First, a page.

John Isner was coming out of spin class back home in North Carolina last week when he got the call informing him that he had qualified for the ATP Finals for the first time in his career, following the withdrawal of Rafael Nadal.
The 33-year-old new dad flew to the United States after the Paris Masters to enjoy some home comforts like hanging out with his two-month-old daughter Hunter and lying on his couch watching football.
He got on a plane soon after, accompanied by his wife and daughter, and came to London to make his debut at the O2 Arena. Isner kicks off his campaign against Novak Djokovic on Monday night (20:00 London time, midnight Dubai time), looking to improve on his 2-8 head-to-head record against the Serbian world No. 1.
“I think it will be really easy for me,” Isner said sarcastically when asked about his clash with Djokovic. “I’m up against, for sure he’s the No. 1 player in the world, he’s won this event five times if I’m not mistaken, he’s the player to beat this week for sure.
“It’s a good spot for me because I don’t have much to lose, I’m definitely the underdog. So I’m going to go out there and just try to play my best, just try to play loose and free and see what happens. I’ve played him I don’t know how many times, seems like eight or nine times, I’ve beaten him a couple, but he’s beaten me more times than not. So it’s going to e a very, very tough match for myself. But I’m looking forward to it. The atmosphere is going to be great, and it’s going to be a good challenge.”
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The oldest first-time qualifier since 1972, Isner enjoyed a career-best season this year, winning his maiden Masters 1000 title in Miami, and reaching his first Grand Slam semi-final at Wimbledon.
“It means a lot to be here. I’ve certainly been pretty close throughout my career to make it to this event, it just hasn’t quite happened. I also realise that this year I’m pretty fortunate to be here as well. That being said, I had a very good year, and I put myself in the position to make this event, and it happened. For me to do this at 33, to be competing in my first Nitto ATP Finals is very satisfying for me personally,” said the 10th-ranked Isner.
The day session on Monday will see 21-year-old German Alexander Zverev take on Croatian four-time qualifier Marin Cilic. Zverev is making his second straight appearance at the O2, and leads the tour with 54 victories posted in 2018, including three titles in Madrid, Washington and Munich.
Zverev, in London with his coach of three months Ivan Lendl, will be looking to erase the memories from his third round robin match here last year, where he squandered a lead in the final set against Jack Sock to miss out on a spot in the semi-finals.
“I lost the match in a not so good way, so I hope history doesn’t repeat itself. Obviously another year on tour for me, another year of experience, hopefully it’s going to be different this year. But obviously very tough matches, great players, big guys, big serves, and Novak as well, so I’m just looking forward to playing good tennis here,” said Zverev ahead of his opener.
For the first time since 2004, four players outside the ‘Big Four’ – Isner, Zverev, Juan Martin del Potro and Karen Khachanov – have won Masters 1000 titles in the same season. For some, it may seem like a sign that we might get a new Grand Slam champion next season, but Isner doesn’t see it that way.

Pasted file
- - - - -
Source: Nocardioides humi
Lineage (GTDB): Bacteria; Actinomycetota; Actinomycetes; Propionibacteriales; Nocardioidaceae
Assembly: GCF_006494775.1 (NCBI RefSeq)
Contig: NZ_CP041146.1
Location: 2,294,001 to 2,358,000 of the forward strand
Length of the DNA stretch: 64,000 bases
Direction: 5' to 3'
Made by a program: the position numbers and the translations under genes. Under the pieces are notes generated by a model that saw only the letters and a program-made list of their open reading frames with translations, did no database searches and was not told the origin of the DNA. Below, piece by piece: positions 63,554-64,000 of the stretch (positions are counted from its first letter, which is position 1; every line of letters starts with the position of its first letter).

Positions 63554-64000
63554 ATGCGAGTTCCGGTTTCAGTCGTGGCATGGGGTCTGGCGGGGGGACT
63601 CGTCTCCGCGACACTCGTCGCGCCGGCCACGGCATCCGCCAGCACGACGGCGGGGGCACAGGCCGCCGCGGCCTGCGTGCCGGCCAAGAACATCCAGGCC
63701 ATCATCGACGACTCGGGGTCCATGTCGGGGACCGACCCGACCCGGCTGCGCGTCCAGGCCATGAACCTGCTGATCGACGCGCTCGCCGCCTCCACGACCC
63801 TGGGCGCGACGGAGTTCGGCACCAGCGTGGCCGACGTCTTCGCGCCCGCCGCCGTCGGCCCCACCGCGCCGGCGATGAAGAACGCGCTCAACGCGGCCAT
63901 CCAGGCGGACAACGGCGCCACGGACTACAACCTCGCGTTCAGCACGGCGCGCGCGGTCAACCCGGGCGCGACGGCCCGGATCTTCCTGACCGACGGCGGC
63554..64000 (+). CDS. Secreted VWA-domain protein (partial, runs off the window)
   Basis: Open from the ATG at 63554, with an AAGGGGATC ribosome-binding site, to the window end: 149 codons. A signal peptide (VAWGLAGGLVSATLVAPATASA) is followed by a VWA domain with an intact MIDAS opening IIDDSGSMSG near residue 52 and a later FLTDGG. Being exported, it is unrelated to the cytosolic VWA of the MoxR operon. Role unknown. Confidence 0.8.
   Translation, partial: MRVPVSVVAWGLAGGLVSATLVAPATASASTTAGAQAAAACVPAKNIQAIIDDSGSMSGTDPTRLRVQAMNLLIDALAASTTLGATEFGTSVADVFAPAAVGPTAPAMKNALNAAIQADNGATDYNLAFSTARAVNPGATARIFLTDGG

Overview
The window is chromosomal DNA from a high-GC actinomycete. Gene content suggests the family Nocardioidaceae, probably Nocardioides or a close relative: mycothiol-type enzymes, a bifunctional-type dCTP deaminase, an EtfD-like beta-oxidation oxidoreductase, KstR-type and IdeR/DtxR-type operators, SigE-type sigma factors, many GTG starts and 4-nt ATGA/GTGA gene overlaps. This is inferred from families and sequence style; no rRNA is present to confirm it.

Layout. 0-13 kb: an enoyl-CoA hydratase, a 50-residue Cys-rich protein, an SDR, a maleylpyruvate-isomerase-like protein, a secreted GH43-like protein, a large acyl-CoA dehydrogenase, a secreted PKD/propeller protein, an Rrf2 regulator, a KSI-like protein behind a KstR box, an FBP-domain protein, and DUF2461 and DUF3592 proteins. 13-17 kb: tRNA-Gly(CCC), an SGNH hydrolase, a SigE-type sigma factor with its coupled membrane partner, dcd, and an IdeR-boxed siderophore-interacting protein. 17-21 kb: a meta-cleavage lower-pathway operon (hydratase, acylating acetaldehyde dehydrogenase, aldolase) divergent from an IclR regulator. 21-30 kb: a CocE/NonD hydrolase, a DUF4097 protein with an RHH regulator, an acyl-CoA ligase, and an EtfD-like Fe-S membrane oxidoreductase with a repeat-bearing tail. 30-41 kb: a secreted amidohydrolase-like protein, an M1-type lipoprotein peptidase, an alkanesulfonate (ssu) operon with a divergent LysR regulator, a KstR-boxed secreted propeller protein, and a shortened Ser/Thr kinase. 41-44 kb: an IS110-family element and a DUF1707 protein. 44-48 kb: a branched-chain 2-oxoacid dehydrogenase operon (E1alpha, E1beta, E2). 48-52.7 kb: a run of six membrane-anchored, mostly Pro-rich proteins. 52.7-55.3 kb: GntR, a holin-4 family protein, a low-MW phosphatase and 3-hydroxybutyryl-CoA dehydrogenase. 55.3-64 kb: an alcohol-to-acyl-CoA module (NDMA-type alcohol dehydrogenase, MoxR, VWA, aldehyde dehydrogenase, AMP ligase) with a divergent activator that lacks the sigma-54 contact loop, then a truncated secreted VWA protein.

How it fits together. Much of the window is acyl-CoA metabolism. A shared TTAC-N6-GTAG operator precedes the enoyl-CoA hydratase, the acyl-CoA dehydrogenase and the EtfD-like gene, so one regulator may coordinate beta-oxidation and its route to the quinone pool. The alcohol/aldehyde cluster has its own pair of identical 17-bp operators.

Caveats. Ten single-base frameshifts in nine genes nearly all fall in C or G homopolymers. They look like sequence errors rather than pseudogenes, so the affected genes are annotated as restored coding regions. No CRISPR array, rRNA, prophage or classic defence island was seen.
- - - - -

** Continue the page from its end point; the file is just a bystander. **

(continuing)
“No. I won one, Sascha won two the year before, so he’s not a newcomer in that winners circle. It was Del Potro’s first Masters title but we all know how good he is, he’s got a Grand Slam. Karen last week played incredibly well, and he still had to beat Djokovic in the final, it’s not like he beat someone lower-ranked in the final. He beat the No. 1 player in the world. I still think the old guard with Novak, Rafa, Roger [Federer] and when Andy [Murray] gets back healthy, they won’t be giving up those Masters titles too easily,” said the American.
Zverev, who has been described as the future of tennis for some time now but has reached just one Grand Slam quarter-final so far in his young career, admits it’s about time the up-and-comers gave the big guns a run for their money.
“For sure we have to step it up, for sure we have to improve, but that’s normal, everybody has to improve,” said Zverev. “Novak this year, what he’s done in the second half of the year is unbelievable. We do see that. We know we have to improve our games, nothing changes.
“So someday hopefully we will kind of surpass them and take over, even though it would be great for tennis if Roger and Rafa and Novak play forever, but you’ve got to ask them if they actually want to.
“There have always been discussions about the next generation, it was also the case 20, 30 years ago, it was always like what happens after McEnroe, Borg retire? What happens after Sampras and Agassi retire? So there’s always been new guys that excite tennis, there’s always been new guys that kind of take tennis over. It’s always been the case and I hope that it will happen naturally here as well.”
Federer is making a record 16th appearance at the ATP Finals this week, where the world No. 3 is targeting the 100th title of his career. At 37, the Swiss continues to defy all odds, which has left Zverev in awe of his longevity.
“I don’t know what I’ll be doing when I’m 37. I hope I’ll still be playing tennis, but nobody’s Roger, so… we’ll see how it goes. Obviously it’s a great achievement that in itself, and he’s won this tournament plenty of times, we know his history, he’s won so many other titles. That’s why he’s considered the greatest player of all-time. What’s he’s doing at 37 years old is something we’ve never seen before and I’m not sure, we might not ever see it again, so let’s just appreciate that and enjoy what he’s doing right now,” said Zverev.
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